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Do we have a self (ego, soul, actor, etc.) that exhibits free will?

After doing a little studying on ego and bundle theories of self, I have come up with two arguments on these topics.

The first argument is pretty simple and supports ego theory of self:
All of my actions, decisions, and desires stem from a nonphysical "experiencer" inside of me. Therefore, I must have free will and I must have a self.

The second argument supports bundle theory:
All of my actions, decisions, and desires are the form of emergent properties of my brain which are manipulated by the environment. In this case, I do not have free will (since the environment is causing my actions and making decisions on my behalf) and thus, I can not have a self.

Which of these arguments do you agree with more and why?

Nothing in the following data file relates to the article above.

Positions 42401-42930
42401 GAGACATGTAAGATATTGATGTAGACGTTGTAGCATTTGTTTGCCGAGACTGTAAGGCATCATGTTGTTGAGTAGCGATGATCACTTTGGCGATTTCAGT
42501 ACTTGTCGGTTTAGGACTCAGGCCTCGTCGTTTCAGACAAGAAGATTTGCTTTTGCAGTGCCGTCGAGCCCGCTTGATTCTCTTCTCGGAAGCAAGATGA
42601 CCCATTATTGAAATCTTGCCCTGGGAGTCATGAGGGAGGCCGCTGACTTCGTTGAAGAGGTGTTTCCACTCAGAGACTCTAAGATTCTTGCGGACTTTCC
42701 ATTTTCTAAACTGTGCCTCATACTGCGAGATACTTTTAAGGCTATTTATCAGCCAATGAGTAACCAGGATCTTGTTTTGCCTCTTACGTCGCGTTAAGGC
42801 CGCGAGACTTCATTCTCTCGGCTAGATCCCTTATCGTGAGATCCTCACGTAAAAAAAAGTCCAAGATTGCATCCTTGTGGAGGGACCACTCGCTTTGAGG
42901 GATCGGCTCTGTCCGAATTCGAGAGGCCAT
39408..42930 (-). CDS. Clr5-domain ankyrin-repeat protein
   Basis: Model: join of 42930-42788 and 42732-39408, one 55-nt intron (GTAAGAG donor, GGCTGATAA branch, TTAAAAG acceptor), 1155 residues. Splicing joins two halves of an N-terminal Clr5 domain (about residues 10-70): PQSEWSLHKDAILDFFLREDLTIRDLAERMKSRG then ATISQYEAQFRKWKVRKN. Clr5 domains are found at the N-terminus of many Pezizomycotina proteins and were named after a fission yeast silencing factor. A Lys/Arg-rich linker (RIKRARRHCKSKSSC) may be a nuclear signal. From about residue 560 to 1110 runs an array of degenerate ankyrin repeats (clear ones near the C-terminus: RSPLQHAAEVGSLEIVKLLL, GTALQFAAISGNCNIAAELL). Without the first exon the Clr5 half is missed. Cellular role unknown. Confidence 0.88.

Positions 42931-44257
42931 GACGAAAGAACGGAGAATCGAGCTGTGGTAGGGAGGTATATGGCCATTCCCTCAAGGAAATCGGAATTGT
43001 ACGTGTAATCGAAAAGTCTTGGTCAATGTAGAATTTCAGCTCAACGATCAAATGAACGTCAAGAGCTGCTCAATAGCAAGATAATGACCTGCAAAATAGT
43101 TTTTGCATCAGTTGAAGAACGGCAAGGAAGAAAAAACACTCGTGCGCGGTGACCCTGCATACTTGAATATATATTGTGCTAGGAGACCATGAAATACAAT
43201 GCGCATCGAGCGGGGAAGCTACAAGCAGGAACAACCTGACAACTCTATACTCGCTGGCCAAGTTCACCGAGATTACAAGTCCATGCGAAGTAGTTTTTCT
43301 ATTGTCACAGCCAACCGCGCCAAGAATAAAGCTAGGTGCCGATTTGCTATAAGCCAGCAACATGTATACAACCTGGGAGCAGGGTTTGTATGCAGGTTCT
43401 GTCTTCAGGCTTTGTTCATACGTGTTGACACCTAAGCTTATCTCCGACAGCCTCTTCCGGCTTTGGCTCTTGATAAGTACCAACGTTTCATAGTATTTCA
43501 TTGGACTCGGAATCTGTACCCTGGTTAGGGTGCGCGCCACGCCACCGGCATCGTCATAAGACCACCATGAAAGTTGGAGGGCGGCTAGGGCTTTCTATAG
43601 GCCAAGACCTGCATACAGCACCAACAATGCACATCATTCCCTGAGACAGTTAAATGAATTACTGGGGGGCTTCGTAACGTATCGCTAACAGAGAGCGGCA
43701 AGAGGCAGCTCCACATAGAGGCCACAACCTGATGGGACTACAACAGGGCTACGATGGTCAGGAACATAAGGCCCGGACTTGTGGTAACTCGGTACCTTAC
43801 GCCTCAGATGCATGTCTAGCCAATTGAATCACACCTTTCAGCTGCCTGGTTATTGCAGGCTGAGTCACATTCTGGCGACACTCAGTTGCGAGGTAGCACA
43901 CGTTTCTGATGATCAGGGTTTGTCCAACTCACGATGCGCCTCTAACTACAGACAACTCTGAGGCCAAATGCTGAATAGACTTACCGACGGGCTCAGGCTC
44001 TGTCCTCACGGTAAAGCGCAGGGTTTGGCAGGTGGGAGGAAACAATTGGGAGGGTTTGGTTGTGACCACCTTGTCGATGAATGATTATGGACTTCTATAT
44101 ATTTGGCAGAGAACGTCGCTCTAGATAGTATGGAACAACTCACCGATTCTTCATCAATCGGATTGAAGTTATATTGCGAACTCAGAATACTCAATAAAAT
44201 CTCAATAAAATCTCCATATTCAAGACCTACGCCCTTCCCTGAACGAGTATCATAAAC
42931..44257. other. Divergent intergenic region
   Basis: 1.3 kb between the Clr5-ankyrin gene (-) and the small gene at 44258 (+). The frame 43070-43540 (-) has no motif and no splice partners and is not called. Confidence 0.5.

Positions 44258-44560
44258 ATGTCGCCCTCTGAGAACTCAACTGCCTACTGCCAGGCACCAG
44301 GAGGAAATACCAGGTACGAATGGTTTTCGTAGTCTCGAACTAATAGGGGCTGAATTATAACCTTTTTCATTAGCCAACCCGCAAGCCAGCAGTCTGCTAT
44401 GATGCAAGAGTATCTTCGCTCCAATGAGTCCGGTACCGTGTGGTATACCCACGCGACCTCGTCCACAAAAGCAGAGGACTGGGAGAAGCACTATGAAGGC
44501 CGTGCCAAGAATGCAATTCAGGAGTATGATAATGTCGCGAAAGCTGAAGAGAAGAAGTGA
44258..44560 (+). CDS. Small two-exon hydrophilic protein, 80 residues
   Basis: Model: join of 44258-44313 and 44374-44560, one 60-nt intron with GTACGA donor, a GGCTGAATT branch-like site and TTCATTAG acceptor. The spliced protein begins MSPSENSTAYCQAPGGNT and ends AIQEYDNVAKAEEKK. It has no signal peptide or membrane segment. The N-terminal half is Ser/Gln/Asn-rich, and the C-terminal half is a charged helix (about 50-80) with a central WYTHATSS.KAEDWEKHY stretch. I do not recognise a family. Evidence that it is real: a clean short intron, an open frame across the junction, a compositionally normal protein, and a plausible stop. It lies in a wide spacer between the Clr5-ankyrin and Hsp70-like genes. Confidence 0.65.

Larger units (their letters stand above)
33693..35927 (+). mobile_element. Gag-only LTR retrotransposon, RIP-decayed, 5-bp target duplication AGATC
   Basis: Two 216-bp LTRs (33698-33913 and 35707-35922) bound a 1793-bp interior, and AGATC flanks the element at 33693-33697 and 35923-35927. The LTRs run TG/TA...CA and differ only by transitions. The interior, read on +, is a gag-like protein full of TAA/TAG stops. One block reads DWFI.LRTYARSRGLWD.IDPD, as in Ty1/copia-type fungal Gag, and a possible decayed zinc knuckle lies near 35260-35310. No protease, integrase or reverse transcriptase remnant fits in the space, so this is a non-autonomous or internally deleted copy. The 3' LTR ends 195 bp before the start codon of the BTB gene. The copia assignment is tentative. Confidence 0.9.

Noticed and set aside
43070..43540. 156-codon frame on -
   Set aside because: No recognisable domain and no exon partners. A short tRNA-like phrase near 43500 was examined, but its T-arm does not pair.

Could these arguments be more refined to give a better understanding of the self and free will?

What might be a more sound argument regarding this issue?

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    Apr 11 2013: Good day,

    I have a personal opinion or answer to your question and I think this question definitely relates to religious priority and, subsequently, the wisdom and willpower of the mind accessed through growth in knowledge and faith. I agree with your first argument more because I do think the self, perhaps not so much the ego which can be interpreted as selfish, but the self or essential "you" does have free will. This of course is not a topic that can relate to medically induced lack of the abilitiy to use your will, such as Alzheimer's Disease, however the opposite in which you strengthen your willpower is applicable.

    The unfortunate part of this argument is that in this world our decisions and desires are constantly on a thwarting attempt, either by the media, by our friends and family, even by our own battle with sin or negative feelings. In the Holy Bible, Jesus talks of this battle here on earth, even commenting that "the days are evil", something I interpreted as the hardship of everyday life and the resilience and motivation (and faith) that it takes to maintain your self.